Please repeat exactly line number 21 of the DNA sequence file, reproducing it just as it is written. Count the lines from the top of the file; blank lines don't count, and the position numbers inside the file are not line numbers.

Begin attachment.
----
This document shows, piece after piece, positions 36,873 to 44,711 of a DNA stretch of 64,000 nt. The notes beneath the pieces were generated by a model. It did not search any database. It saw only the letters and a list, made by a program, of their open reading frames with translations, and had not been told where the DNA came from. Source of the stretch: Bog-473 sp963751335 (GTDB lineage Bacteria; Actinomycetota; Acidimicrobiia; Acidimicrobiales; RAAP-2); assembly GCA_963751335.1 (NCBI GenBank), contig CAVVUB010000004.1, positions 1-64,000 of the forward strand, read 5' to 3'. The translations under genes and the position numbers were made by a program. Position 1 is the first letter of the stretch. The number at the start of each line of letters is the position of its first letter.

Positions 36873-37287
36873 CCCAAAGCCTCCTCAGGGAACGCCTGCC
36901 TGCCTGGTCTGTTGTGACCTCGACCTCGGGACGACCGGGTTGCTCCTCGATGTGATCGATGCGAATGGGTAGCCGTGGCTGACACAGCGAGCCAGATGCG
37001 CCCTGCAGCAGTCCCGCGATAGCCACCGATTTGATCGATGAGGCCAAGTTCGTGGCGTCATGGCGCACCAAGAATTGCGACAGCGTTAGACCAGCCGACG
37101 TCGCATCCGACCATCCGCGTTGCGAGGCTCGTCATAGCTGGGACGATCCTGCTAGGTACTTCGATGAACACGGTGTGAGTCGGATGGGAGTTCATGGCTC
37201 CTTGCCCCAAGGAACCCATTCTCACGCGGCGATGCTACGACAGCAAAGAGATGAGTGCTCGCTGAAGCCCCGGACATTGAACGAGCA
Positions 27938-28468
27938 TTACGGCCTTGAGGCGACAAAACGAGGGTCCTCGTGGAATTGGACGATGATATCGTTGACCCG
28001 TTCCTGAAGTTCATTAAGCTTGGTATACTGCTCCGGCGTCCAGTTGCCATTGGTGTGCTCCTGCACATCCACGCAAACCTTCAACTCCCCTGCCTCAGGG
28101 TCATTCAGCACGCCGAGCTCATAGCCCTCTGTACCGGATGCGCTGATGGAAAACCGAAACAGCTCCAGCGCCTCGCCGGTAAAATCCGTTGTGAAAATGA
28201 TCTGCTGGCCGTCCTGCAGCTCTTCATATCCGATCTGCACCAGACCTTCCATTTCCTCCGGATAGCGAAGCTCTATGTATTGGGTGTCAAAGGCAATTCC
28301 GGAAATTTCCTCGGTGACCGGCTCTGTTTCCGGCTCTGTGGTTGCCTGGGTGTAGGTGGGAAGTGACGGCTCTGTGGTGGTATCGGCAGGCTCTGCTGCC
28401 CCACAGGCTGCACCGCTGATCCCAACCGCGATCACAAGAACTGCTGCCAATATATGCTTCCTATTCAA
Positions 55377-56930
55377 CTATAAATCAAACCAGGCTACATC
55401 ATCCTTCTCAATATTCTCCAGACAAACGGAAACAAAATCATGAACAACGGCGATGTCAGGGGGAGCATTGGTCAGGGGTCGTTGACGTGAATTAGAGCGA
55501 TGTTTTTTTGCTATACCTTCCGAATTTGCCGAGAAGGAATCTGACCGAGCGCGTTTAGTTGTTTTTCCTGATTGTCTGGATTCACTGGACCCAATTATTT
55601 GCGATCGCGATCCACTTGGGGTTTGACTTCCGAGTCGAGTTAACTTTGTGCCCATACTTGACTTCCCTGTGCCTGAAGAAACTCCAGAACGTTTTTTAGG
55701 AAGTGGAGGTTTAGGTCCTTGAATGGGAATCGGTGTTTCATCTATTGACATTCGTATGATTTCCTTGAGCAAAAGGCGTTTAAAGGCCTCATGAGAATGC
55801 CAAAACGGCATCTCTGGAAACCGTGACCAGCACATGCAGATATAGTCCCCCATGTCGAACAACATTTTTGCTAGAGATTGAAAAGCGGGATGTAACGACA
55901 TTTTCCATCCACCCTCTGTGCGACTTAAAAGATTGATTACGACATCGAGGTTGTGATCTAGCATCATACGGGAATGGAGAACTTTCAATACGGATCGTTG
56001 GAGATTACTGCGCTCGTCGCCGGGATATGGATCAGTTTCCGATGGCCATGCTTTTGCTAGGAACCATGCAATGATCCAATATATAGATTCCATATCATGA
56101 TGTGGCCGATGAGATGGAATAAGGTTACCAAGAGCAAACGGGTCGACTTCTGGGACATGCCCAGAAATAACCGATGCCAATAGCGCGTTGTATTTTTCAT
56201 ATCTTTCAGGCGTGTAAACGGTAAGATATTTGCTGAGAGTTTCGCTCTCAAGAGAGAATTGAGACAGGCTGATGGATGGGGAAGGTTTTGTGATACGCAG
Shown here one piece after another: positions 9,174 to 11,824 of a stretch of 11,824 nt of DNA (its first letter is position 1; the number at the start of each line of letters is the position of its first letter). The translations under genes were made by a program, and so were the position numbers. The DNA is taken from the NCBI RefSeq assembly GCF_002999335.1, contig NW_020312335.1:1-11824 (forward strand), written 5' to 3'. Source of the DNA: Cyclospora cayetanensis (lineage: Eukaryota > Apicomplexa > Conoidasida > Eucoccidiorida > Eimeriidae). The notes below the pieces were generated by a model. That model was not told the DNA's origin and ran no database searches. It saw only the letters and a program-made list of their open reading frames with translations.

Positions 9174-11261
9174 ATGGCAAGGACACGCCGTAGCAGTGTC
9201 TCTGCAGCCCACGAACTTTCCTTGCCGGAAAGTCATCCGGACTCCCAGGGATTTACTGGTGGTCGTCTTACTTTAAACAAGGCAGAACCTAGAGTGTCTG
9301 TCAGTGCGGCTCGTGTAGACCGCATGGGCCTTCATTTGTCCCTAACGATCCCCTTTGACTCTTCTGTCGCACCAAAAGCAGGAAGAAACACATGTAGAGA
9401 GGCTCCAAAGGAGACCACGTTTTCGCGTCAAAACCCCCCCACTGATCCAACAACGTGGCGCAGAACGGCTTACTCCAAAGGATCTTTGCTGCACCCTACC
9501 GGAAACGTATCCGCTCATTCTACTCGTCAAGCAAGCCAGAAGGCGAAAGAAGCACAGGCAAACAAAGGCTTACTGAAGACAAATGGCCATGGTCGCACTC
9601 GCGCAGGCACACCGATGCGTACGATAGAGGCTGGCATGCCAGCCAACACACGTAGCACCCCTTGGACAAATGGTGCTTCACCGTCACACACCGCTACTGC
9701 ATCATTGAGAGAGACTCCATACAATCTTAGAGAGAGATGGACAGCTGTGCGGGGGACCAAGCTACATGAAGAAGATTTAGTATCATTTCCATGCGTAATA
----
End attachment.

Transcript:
55801 CAAAACGGCATCTCTGGAAACCGTGACCAGCACATGCAGATATAGTCCCCCATGTCGAACAACATTTTTGCTAGAGATTGAAAAGCGGGATGTAACGACA